25 Aug 2023 6:05 AM GMT
The Calcutta High Court recently set aside an order under Section 144(2) CrPC (apprehension of nuisance or danger), passed by Sub-divisional magistrate, Contai, preventing public gatherings, due to which the petitioner, an opposition party leader, was prevented from holding a political rally.In setting aside the magistrate’s order, and laying down a comprehensive set of guidelines for...
The Calcutta High Court recently set aside an order under Section 144(2) CrPC (apprehension of nuisance or danger), passed by Sub-divisional magistrate, Contai, preventing public gatherings, due to which the petitioner, an opposition party leader, was prevented from holding a political rally.
In setting aside the magistrate’s order, and laying down a comprehensive set of guidelines for the petitioners to hold their political rally, a single-bench of Justice Jay Sengupta held:
Promulgation of an order under Section 144 of the Code cannot be done at the drop of a hat. It has to be done by exercising more care and circumspection and with a better reasoning. Afterall, we are dealing with rights of the citizens of India. In view of the above, the impugned order passed under Section 144(2) of the Code cannot be sustained. Accordingly, the same is set aside. The duty of the Administration is to provide a level playing field to all political dispensations to hold rallies and processions. The law and order is a thing that the Administration would have to take care of. The circumstances do not appear to be such where a political rally or a meeting cannot be held.
Petitioners contended that they had initially wished to hold a political rally in Khejuri on 19th August, and had applied for requisite permissions on the 14th of August.
It was submitted that on the 18th of August, the Magistrate issued an order u/s 144(2) CrPC in the same area, making a reference to the petitioner’s rally, due to which they had to reschedule the same to the 26th of August.
Petitioners argued that the 144 CrPC order was issued only to curb their democratic rights, and that there was no reference made to any criminal cases that may have been filed due to the alleged unrest or danger being caused by the petitioners’ activities.
It was submitted that in any case, the magistrate’s order was improper, given the fact that various Supreme Court orders had reiterated that a “mere likelihood or tendency of violence would not be satisfactory for invoking 144 CrPC, and that the magistrate would need to be satisfied that issuing such an order would be necessary for preventing immediate acts.”
Petitioners finally submitted that during the recently concluded panchayat elections, there had been considerable violence in Khejuri, due to which even the panchayat board formation had to be postponed, yet no 144 CrPC orders had been promulgated.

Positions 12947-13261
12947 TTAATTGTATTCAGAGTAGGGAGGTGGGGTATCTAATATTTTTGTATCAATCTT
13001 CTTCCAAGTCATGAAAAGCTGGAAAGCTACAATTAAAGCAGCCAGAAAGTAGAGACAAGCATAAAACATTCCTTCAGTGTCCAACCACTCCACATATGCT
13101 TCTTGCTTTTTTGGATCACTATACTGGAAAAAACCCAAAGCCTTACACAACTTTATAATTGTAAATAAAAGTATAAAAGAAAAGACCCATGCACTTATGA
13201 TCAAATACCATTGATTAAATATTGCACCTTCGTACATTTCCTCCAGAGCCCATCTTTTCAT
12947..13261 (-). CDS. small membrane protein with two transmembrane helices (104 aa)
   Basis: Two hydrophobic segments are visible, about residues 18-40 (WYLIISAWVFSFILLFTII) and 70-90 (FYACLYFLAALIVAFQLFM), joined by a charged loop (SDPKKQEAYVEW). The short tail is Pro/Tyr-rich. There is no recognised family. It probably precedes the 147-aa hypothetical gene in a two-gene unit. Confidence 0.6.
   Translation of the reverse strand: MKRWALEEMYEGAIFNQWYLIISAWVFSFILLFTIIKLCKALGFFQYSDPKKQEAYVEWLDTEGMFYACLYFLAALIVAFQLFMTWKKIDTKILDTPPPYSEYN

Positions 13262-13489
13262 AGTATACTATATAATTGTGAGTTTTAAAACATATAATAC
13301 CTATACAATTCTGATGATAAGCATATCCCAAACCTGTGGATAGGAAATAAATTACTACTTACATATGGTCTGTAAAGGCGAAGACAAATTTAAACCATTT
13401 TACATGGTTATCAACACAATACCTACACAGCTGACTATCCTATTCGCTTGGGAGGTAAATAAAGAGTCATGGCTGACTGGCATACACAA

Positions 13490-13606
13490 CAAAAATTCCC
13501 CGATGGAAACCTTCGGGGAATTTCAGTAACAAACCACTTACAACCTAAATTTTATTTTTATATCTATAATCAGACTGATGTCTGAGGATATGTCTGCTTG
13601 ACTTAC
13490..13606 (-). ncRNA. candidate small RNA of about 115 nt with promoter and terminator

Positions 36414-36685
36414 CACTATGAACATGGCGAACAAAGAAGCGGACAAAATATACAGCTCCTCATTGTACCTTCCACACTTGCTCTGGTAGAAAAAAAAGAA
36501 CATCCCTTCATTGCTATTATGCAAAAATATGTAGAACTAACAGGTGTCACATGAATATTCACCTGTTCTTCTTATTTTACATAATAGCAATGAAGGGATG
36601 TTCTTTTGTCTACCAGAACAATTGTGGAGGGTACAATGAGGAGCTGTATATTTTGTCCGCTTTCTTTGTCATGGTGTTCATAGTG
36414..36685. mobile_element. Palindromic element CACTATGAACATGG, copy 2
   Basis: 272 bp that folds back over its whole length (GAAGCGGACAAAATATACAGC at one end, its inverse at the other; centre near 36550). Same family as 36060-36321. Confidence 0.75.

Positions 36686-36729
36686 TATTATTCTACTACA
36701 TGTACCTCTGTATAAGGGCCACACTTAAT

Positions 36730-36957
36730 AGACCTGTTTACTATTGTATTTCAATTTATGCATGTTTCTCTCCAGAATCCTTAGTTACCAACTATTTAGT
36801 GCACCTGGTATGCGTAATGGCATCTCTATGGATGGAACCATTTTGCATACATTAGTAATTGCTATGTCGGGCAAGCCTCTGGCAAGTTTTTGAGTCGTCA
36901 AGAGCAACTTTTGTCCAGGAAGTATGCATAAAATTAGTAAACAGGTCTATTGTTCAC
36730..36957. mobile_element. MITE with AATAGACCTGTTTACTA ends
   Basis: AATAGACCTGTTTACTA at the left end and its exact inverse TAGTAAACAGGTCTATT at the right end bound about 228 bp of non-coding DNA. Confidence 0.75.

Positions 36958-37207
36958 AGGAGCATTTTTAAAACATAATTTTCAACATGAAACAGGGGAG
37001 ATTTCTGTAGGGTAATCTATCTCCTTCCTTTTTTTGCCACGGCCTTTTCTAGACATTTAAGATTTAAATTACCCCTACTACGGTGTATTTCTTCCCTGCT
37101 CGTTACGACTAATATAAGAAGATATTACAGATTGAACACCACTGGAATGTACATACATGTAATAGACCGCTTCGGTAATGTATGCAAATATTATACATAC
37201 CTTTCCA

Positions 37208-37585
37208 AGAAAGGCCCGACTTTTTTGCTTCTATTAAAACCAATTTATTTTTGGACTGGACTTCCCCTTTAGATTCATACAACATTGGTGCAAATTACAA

The State on the other hand submitted that four criminal cases relating to the petitioner’s rally had indeed been registered, and only upon being satisfied with the prevailing situation, had the magistrate issued orders under 144 CrPC.
It was further submitted by the State that the area proposed by the petitioners for holding their rally would not be sufficient for accommodating an expected gathering of around 10,000 people.
Upon hearing submissions of both parties, the Court looked at the circumstances under which an order can be passed under section 144 CrPC by the jurisdictional magistrate, and whether such circumstances had been met in the present case. It observed:
The terms on which an order can be passed under Sections 144 or 144(2) of the Cr.P.C. are “… if such Magistrate considers that such direction is likely to prevent or tend to prevent obstruction, annoyance or injury to any person lawfully employed, or tender to harm life, health or safety …”
From the impugned order passed under Section 144(2) of the Code it does not appear that the above referred conditions have been taken into account. The only two considerations which are there in the prefatory part are that a political rally is to be held there and that there are chances of serious breach of peace and tranquillity normal functioning of this locality. Not even a particular incident or a criminal case has been referred to. As it appears from the report filed by the State, there is admittedly some normalcy in the situation. It also does not appear that from the date on which earlier meeting was cancelled till this day there had been any untoward incident in the locality.
Accordingly, the Court disposed of the petition by setting aside the 144 CrPC order and directed the petitioners to hold their rally on the 26th of August, along with a spathe of directions for ensuring a peaceful and organised gathering.
Case: Rajib Samanta v The State of West Bengal & Ors.
Coram: Justice Jay Sengupta
Citation: 2023 LiveLaw (Cal) 235
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